Cyberattacks have largely fallen out of the headlines in the year since the war in Ukraine started, but the dangerous crossover between the two threats is increasingly apparent in the scale of disruption around the world.
The former Dubai-based teacher Mark Steed found himself on the front line of these battles a little more than two years ago, and has since spoken out on the pitfalls facing an institution that finds its data locked away. At his Hong Kong international school, he decided not to devote scarce resources to paying the ransomware demands, even if that complicated the recovery operation facing his team.
“The attack encrypted our local servers, preventing access to all of our admin systems that we hosted on-site, including our finance and HR records,” he wrote in last week’s Times Educational Supplement. “Given that the school was operational and there had been no data loss, we decided not to respond to the hackers’ demands that we pay them for the ability to unencrypt our files, nor did we report the incident to the police.”
As cyberspace becomes more and more confrontational, it is not just headmasters at schools who are trying to work out appropriate responses. The war in Ukraine has seen a speeding up of the aggression against internet users there while also hogging the attention that might otherwise be devoted to these trends.
Last week, there was a major attack on the City of London that originated in Russia. The divisions between Russia and the West are such that there is slim to no co-operation in these matters. The sanctions and other policies imposed as a result of the Ukraine conflict means there is no realistic prospect of this situation improving any time soon. Indeed, the opposition might be the case.
The most recent attack took place against the vital infrastructure underpinning the City of London. Lockbit, a Russia-based hacker, targeted trading software provider Ion Group that provides what’s described as the plumbing systems that connect trading of shares, debt and derivatives. A total of 42 clients in financial markets lost data and one City insider said another escalation could take out “most of the derivatives trading” in London.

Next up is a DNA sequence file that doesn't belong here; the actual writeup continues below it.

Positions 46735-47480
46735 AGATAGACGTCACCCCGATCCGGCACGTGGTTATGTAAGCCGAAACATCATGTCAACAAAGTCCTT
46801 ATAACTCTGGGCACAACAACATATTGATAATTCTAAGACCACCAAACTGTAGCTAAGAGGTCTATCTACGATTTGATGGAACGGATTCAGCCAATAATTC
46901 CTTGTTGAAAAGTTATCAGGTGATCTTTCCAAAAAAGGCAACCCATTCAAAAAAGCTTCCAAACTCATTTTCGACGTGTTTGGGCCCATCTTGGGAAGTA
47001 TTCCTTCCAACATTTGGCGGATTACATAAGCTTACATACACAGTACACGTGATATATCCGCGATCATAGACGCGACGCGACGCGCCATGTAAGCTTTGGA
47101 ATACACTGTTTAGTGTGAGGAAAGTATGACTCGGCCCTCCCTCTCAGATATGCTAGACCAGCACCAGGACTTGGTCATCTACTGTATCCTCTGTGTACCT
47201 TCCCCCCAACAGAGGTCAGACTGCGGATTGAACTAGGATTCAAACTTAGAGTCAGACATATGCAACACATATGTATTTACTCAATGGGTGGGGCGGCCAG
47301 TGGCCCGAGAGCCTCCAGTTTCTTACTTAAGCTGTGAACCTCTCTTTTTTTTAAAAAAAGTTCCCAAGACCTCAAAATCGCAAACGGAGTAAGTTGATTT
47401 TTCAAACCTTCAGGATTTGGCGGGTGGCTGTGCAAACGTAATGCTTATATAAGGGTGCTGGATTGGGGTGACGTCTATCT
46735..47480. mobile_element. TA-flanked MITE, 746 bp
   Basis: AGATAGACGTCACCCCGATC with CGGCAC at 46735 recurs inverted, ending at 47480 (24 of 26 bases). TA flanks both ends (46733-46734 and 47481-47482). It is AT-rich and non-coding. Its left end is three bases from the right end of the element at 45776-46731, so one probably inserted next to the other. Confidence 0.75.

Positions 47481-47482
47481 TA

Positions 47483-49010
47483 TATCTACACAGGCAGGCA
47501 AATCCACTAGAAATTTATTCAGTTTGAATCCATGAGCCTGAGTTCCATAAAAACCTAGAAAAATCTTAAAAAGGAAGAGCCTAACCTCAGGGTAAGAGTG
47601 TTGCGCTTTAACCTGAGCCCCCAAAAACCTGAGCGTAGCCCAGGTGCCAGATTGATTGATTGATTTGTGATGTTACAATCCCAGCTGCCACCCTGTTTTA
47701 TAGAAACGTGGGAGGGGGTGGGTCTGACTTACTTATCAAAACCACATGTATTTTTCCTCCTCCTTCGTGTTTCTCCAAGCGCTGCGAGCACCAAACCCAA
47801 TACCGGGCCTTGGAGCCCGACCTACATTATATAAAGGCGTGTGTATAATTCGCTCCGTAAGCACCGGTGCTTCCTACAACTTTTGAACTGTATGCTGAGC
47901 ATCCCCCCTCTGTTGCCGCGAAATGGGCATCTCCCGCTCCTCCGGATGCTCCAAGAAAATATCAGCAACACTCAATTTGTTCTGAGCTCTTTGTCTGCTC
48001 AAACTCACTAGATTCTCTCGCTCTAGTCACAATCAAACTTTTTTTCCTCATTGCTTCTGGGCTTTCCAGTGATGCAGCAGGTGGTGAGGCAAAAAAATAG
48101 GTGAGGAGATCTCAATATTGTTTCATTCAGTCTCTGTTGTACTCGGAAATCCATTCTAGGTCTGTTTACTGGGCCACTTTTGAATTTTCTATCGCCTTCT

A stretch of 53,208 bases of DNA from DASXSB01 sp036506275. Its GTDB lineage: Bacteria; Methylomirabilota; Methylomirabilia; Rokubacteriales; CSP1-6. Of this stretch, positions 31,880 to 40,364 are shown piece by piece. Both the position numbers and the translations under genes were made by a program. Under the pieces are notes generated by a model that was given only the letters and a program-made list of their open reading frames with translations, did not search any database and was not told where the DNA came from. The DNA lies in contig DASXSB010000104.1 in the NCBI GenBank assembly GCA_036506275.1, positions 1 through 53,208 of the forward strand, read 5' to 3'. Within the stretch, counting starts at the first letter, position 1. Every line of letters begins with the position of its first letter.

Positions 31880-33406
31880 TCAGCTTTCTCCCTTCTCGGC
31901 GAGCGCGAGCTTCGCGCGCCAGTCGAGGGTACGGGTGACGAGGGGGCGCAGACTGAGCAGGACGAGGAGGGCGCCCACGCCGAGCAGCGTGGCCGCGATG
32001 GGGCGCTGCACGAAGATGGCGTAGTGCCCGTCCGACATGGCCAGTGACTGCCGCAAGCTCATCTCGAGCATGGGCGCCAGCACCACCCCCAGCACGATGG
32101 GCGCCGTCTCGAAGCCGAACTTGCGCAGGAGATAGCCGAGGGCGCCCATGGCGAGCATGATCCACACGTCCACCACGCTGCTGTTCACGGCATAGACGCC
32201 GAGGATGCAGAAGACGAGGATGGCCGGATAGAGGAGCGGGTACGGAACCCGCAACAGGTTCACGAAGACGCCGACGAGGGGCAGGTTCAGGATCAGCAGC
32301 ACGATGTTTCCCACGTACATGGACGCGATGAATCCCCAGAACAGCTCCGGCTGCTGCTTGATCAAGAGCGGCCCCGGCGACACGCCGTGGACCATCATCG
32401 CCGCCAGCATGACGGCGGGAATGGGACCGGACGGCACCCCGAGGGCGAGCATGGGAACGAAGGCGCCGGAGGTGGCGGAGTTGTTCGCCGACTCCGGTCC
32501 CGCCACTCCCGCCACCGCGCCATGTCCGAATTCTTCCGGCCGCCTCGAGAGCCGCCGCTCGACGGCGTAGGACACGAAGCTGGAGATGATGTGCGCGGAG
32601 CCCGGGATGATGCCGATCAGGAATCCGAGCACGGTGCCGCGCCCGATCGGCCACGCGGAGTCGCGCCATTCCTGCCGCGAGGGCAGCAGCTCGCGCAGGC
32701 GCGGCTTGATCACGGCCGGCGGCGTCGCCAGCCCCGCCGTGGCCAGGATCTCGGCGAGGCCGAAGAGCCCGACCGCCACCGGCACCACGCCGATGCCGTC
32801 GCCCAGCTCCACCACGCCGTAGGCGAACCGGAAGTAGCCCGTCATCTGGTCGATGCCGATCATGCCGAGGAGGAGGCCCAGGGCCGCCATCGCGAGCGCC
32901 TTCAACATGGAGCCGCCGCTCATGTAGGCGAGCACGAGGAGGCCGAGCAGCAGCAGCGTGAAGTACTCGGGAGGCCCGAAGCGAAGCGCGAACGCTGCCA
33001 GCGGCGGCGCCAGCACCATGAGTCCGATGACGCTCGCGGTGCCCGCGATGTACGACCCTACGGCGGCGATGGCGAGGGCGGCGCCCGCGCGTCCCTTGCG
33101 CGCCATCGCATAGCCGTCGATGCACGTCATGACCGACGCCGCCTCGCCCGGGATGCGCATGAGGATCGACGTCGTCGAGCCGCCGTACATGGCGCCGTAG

The same hacking group caused major disruption with a cyberattack against Royal Mail, a British multinational postal service and courier company, last month. Local government is another target, with Hackney Council telling Wired magazine that it had not fully recovered from an October 2020 attack. In the same year, the unitary authority of Redcar and Cleveland lost £11 million ($13 million), forcing staff to revert to paper to communicate for a time.
Over in the US, disruption targeting hospitals and health care has been a major issue and has been traced to the same sources.
How deep the links are between these attacks and the current trends in war and diplomacy is under intense scrutiny. There is no mistaking that link in Ukraine itself, where a hacker group known as Sandworm has been directing incessant attacks. These include of variants of programmes with names such as CaddyWiper, HermeticWiper, NikoWiper and the energy sector-specific SDelete.
Viktor Zhora, the deputy head of Ukraine’s cyber body, told a meeting in London last week that the cyber offensive his country faced was linked to the military action. “The quantity of the cyberattacks on Ukraine tripled last year, and their considerable share was co-ordinated with the other directions of military activities, such as missile strikes,” he said.
The issues raised by the changing nature and rising volume of attacks have called into question how quickly states are evolving the doctrines of what is legitimate and legal cyber defence and offensive operations.
Take the UK’s efforts to cultivate a role as an advocate for responsible state behaviour in cyberspace. Within the western alliance structures, this is crucial to the development of collaborative efforts to improve global cybersecurity.
One question posed in London is if planners can develop a variation of its existing doctrines for offensive cyber operations in which it acknowledges the existence of special capabilities but does not say anything about these. One former official describes this as the Ronan Keating approach of "saying it best when saying nothing at all".
UK legal officials have opened the space for this approach by drawing a line against foreign cyber operations that makes a political definition of sovereignty the determining factor. If the UK is coerced into a situation that causes it systematic problems by another state, it should have the right to act to reverse that situation.
In other words, the scale and effect of a foreign cyber operation that disrupted its freedom to control vital matters, such as infrastructure, health or the economy, would all be factors in determining how the country responded. As a corollary, these factors would also act as restraint on the UK and shape international co-ordinated actions.
Scaling up cyber policies is an urgent challenge. The issue is also obscured from view, just as much as the damage done by ongoing attacks is overshadowed by the war playing out in Ukraine.
The dividing line between these two dangerous problems facing the world is increasingly hard to discern.